A wine evening on Leisure that had Jan Boland Coetzee (Springbok rugby legend and wine master) from Vriesenhof as the speaker. It was fascinating to hear him talk about the French Huguenots who were resettled in the Cape (my Mums ancestors) from Holland as there were too many of them for Holland to absorb and they needed skilled people in the Cape.
Once the settlers knew they were coming, it still took 2 years for the ships to be built before they could leave Holland. During this time, they rooted fig, pomegranate and quince trees which they brought with them. Hence, many of the original Huguenot farms have orchids of fig, quince and pomegranate and they are busy looking at the DNA of old trees in the farms to try and trace where they originated.
The wines were excellent!
Finally sorted the shipment of paintings for China. Going to absorb the cost and at least know they will be delivered by professional art couriers. If there is a repeat order, ill manage that separately.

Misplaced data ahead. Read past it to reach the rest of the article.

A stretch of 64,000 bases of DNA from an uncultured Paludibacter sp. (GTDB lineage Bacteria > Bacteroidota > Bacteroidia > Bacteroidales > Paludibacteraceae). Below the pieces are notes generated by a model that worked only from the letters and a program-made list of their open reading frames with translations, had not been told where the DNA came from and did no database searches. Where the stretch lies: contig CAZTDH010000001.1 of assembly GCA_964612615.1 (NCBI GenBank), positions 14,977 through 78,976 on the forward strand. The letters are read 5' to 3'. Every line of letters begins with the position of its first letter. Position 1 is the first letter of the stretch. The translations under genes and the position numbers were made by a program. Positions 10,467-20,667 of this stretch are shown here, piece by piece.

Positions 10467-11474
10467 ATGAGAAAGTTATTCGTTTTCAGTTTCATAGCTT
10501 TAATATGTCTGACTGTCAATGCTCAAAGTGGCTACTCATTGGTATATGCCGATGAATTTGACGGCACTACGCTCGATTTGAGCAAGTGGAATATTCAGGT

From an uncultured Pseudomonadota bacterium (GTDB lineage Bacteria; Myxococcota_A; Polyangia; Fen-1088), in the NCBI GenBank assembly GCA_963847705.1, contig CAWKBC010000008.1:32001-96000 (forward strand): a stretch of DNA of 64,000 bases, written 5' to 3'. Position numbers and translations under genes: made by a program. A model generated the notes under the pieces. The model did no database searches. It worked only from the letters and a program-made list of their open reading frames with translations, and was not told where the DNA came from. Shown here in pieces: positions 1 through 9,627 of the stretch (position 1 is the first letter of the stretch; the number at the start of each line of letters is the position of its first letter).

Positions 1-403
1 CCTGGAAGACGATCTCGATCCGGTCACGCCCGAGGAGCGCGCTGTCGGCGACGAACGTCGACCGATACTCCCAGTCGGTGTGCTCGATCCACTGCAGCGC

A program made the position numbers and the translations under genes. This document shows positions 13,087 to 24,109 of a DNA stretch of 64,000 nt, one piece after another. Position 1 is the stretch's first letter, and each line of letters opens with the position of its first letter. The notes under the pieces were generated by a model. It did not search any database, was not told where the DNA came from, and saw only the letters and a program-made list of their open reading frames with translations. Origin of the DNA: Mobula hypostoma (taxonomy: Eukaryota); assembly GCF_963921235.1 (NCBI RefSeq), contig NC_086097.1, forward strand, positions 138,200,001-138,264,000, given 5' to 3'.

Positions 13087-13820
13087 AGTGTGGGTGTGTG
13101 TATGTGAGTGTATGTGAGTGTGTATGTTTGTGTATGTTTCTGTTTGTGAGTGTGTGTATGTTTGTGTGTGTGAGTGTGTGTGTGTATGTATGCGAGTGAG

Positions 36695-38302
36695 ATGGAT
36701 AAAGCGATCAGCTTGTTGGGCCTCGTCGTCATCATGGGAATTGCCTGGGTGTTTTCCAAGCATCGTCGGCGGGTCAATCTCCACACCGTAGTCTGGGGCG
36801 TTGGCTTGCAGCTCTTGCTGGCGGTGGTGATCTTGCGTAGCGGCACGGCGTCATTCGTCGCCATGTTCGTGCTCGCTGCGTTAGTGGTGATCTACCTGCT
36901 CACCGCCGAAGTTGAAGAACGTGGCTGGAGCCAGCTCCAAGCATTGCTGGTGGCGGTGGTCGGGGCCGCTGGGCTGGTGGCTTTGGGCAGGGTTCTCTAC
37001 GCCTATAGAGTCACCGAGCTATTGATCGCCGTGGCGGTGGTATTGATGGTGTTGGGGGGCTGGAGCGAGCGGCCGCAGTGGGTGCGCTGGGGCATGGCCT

A tad chilly out of the sun and heading out for a jog was a much better idea than freezing on the bicycle. I can see my rides are going to be moving to the warmer afternoons.
A still evening after a few days of storms, including lightning and thunder as the gods threw a hissy. The rain ensuring that I had puddles to splash through on my jog.
Bouquet garni, with herbs from the small patio garden pots, for the lamb shanks in anticipation of cold, rainy weather. Red onions with Gorgonzola cheese and broccoli. Crôzes-Hermitage from the cellar at J9 scrumptious!
The moon, full and clear over the waters of the estuary, with the owl hooting. The Forest ensnared in mist, amongst which giants lurked. Mud replacing the soft sand, making for fast, breath catching, cycling. Cleaning the bicycle almost as much effort as the cycle.
While I struggle to find an inexpensive way to send a shipment of paintings to China by sea, my new portrait, the Herdsman, on an intimidating large square canvas is taking shape. Probably need to rethink my canvas sizes to make shipping less expensive and cumbersome. I did manage to complete a small painting of Sugarbush and Pincushion Protea that I had originally thought would go onto a larger canvas.